Condition handler

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A condition handler (sometimes exception handler) refers to a mechanism in some programming languages which allows the programmer to provide code to handle the occurrence of a exception or condition (terminology varies, but the substance does not).

When such an event happens (be it caused by some sort of hardware-detected issue, e.g. 'divide by zero', or purely software, e.g. 'unexpected end-of-file'), program execution is diverted to an condition handler for that specific condition, which is expected to deal with it.

In some modern languages(e.g. Ada and Java), conditions are intended to be used as control flow mechanisms in normal operation. In others (e.g. C++ and Common LISP), they are intended for use in dealing with unusual error situations.

In procedural languages (such as ALGOL and C - although neither one normally supports condition handlers), each procedure can set up one or more condition handlers on entry to an instance of the procedure. From then on, until that instance exits, any time that condition is signalled (in either that procedure, or any procedure it calls, and so on), execution jumps to that condition handler. Should an inferior procedure set up a condition handler for that same condition, the inferior procedure's handler will be invoked preferentially.

Condition handlers are usually provided with a number of ways to terminate their execution:

  • they may (after repairing the condition that led to the signalling of the condition) resume operation at the place where the condition was signalled (although not all condition systems provide this option, since experience has shown it may not be useful);
  • they may re-signal the condition to a higher-level handler for that same condition;
  • they may signal a different condition;
  • they may terminate the program (if the problem cannot be repaired).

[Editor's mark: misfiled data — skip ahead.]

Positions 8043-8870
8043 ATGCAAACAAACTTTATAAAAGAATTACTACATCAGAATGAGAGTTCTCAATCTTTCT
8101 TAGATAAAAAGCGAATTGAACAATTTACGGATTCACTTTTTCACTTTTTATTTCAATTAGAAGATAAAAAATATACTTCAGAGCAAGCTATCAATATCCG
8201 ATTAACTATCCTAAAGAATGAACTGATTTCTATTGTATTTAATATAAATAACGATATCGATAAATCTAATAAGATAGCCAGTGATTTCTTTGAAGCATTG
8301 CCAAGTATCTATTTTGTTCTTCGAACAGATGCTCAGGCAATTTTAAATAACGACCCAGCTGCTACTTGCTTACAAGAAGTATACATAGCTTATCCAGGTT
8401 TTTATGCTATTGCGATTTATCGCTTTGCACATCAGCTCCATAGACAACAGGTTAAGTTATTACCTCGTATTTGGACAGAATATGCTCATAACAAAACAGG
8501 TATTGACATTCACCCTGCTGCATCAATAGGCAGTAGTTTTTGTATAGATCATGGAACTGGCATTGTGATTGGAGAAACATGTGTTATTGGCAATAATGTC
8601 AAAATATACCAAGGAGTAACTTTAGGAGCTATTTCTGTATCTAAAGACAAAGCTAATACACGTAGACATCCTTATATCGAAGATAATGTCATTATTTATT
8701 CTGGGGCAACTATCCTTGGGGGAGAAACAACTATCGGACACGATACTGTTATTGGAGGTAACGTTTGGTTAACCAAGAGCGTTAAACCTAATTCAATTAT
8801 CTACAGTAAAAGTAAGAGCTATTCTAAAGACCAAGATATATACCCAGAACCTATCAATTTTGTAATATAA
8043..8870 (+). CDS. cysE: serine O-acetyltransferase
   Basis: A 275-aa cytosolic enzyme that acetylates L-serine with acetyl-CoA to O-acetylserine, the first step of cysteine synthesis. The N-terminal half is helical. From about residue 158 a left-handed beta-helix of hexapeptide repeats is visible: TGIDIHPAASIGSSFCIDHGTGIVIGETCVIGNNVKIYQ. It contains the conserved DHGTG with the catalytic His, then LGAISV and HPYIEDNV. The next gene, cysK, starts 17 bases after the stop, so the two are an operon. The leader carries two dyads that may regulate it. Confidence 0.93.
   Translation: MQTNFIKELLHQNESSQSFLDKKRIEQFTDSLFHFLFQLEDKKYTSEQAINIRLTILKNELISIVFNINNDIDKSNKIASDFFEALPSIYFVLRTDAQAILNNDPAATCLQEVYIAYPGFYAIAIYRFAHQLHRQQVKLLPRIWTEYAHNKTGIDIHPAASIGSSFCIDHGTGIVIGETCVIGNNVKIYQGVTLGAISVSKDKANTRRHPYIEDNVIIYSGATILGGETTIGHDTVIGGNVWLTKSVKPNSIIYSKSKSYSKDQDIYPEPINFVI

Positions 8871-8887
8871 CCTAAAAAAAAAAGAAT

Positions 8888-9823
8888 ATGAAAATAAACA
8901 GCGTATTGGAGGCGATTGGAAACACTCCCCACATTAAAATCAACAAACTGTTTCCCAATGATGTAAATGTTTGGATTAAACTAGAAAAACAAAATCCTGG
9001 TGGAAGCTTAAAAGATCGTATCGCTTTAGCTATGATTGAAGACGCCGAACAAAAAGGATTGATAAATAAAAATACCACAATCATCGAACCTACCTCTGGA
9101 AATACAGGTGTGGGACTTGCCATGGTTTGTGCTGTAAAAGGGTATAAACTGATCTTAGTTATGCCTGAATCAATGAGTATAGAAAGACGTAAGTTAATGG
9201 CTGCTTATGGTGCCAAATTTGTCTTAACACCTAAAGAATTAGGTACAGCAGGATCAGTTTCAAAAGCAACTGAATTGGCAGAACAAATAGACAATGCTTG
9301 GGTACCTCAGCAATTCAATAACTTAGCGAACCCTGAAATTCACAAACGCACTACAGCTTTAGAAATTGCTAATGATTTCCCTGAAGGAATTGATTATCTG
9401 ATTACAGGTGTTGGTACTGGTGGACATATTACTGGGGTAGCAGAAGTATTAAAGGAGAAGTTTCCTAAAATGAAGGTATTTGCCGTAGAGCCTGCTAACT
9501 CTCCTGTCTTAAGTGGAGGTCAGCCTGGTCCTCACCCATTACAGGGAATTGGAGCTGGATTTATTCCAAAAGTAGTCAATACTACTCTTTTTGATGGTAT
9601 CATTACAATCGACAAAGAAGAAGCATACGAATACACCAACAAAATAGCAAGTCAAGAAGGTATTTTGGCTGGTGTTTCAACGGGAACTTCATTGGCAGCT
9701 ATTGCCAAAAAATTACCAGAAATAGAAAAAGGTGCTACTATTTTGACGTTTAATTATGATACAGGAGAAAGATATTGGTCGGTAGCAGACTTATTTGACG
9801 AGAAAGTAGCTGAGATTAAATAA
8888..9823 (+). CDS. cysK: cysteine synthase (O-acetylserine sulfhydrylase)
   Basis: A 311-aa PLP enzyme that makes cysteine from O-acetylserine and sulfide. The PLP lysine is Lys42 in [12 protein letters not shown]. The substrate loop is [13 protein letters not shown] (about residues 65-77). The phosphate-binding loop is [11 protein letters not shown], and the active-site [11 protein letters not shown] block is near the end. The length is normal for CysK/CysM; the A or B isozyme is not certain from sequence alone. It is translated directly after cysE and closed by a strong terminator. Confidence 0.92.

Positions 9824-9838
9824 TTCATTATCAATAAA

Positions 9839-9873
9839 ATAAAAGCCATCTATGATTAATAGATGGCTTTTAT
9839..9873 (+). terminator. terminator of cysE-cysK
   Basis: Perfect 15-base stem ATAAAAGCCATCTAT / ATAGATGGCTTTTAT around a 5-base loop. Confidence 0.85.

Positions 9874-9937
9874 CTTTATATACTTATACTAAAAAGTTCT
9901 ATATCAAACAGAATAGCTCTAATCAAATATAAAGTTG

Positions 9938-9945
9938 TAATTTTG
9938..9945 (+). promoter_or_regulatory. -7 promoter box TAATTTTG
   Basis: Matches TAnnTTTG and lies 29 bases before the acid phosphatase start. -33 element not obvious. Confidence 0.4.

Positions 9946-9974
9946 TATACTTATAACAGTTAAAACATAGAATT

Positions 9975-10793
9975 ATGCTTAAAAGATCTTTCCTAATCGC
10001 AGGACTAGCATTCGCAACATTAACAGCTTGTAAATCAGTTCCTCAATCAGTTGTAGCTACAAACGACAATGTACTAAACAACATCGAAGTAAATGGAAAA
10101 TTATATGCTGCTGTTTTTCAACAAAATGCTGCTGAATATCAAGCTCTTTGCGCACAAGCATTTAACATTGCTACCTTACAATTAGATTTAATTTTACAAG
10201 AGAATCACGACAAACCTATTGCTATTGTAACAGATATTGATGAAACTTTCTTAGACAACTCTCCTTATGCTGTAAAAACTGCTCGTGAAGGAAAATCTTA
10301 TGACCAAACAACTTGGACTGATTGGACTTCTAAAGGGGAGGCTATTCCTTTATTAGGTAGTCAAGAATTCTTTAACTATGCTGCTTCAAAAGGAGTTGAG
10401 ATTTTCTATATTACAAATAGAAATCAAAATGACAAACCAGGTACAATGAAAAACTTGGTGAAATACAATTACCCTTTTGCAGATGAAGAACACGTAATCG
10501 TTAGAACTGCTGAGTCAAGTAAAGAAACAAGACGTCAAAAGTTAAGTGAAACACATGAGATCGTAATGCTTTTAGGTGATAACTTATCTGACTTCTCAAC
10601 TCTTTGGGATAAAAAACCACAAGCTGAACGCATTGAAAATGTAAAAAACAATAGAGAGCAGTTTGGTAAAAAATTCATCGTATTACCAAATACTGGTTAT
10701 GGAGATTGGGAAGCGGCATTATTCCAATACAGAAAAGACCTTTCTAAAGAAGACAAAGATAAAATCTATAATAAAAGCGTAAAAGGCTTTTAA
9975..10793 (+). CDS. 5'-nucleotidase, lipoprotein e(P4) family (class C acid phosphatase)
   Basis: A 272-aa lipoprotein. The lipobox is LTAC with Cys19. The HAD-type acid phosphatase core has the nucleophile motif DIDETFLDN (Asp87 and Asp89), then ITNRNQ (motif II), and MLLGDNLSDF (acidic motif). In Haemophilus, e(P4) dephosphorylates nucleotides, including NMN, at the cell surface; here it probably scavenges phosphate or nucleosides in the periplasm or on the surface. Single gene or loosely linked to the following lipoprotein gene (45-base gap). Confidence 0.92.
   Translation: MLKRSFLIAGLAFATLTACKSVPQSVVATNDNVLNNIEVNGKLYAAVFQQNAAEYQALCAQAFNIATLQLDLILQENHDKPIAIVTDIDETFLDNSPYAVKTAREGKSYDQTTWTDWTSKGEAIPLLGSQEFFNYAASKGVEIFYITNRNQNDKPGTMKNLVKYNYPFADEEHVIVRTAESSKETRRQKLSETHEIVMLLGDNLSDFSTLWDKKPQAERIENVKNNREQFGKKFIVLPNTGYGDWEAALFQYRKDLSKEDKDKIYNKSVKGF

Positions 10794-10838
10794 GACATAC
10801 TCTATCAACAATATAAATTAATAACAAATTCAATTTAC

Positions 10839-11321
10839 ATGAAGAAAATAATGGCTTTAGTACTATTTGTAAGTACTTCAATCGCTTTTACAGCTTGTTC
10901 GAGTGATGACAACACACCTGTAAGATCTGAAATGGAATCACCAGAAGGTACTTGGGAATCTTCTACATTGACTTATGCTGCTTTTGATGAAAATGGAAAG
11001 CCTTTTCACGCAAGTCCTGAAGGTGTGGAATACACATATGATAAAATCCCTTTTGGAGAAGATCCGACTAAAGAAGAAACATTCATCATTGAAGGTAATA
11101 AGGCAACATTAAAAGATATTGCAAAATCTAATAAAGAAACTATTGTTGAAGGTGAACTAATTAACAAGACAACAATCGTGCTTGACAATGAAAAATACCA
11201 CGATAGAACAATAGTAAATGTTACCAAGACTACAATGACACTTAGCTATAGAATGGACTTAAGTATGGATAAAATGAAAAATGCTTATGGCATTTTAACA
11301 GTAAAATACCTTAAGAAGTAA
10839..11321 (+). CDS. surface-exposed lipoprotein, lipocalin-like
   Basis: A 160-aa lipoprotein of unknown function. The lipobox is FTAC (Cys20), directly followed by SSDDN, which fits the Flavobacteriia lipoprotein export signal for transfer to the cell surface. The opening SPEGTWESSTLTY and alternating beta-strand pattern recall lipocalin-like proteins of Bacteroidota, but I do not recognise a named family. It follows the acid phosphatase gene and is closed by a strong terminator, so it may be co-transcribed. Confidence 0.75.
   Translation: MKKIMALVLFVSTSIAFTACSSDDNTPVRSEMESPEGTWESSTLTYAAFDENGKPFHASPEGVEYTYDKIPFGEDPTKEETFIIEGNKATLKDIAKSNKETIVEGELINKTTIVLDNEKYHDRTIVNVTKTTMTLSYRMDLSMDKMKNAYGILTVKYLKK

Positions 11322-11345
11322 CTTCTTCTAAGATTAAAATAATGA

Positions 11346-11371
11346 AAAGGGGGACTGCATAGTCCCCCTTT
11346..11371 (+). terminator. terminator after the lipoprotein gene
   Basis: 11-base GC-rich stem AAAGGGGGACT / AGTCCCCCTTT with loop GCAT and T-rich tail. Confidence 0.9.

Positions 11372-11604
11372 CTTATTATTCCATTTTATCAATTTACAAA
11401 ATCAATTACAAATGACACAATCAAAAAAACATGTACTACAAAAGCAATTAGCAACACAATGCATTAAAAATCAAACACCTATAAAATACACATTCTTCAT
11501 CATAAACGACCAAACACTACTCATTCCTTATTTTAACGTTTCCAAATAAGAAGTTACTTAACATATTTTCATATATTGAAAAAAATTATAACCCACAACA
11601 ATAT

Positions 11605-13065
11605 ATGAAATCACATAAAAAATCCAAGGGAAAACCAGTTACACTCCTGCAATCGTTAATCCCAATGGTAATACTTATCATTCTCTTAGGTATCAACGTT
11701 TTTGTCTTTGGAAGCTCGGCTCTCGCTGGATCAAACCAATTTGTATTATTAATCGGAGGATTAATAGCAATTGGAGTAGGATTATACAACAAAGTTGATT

Some languages use the term 'throw' for raising an exception, and 'catch' for the handler.

Implementation approaches

There are a number of approaches to implementing condition handlers.

One is to keep information about active condition handlers for any invocation in its stack frame in the call stack, so that handlers are automatically discarded when a procedure instance that set them up exits. When looking for a handler for a signalled condition, the condition system starts at the bottom of the call stack, and works its way upwards, looking for an active handler for rhat condition.

This approach has the drawback that it is hard to provide resume semantics, but it has the advantage that if a handler in inside a procedure, the handler can easily have accesss to that procedure's automatic variables. (It is hard to do both of these at the same time without a lot of work.)

Another possibility is to have a special stack on which condition handlers are listed, along with pointers to routines given the task of handling that condition.

These must be un-stacked when the procedure invocation which set them up exits, which is extra overhead, but with this approach it is easier to provide 'resume' semantics.

Special operations

In addition to the above, there are a variety of special operations associated with condition systems.

If no condition handler for a particular signalled condition is found in the call stack, the condition system may respond by signalling an 'unhandled condition' condition. Usually a handler for this condition is provided in the top-level procedure, to catch otherwise un-handled conditions.

An unwind protect is a special condition handler (called finally in some languages) which, if set up in any procedure instance on the call stack, if the call stack has to be unwound through that instance to get to a handler for a particular signalled condition, for any procedure invocation which is unwound which has a handler for 'unwind protect', that handler is called 'on the way through'. This allows that instance to do any cleanup it needs to, before it is terminated by the condition system.


Condition handlers are usually more use in very large programs; in small programs it is easy to simply return special values, which indicate an error, through a small number of level of procedure call. In large systems, where it may be desired to handle a condition at a much higher level than where it happens, this would require a lot of special-case handling in many intervening procedures. Signalling a condition, on the other hand, can tranfer control directly to the handler, without needing extra code in all the intervening procedures.

An example is a compiler using a recursive descent parser, which in turn calls a lexical analyzer. If the latter discovers an un-expected 'end of file', there can be an extremely large number of procedure invocations in between where that is discovered, and where it is desirable to handle it.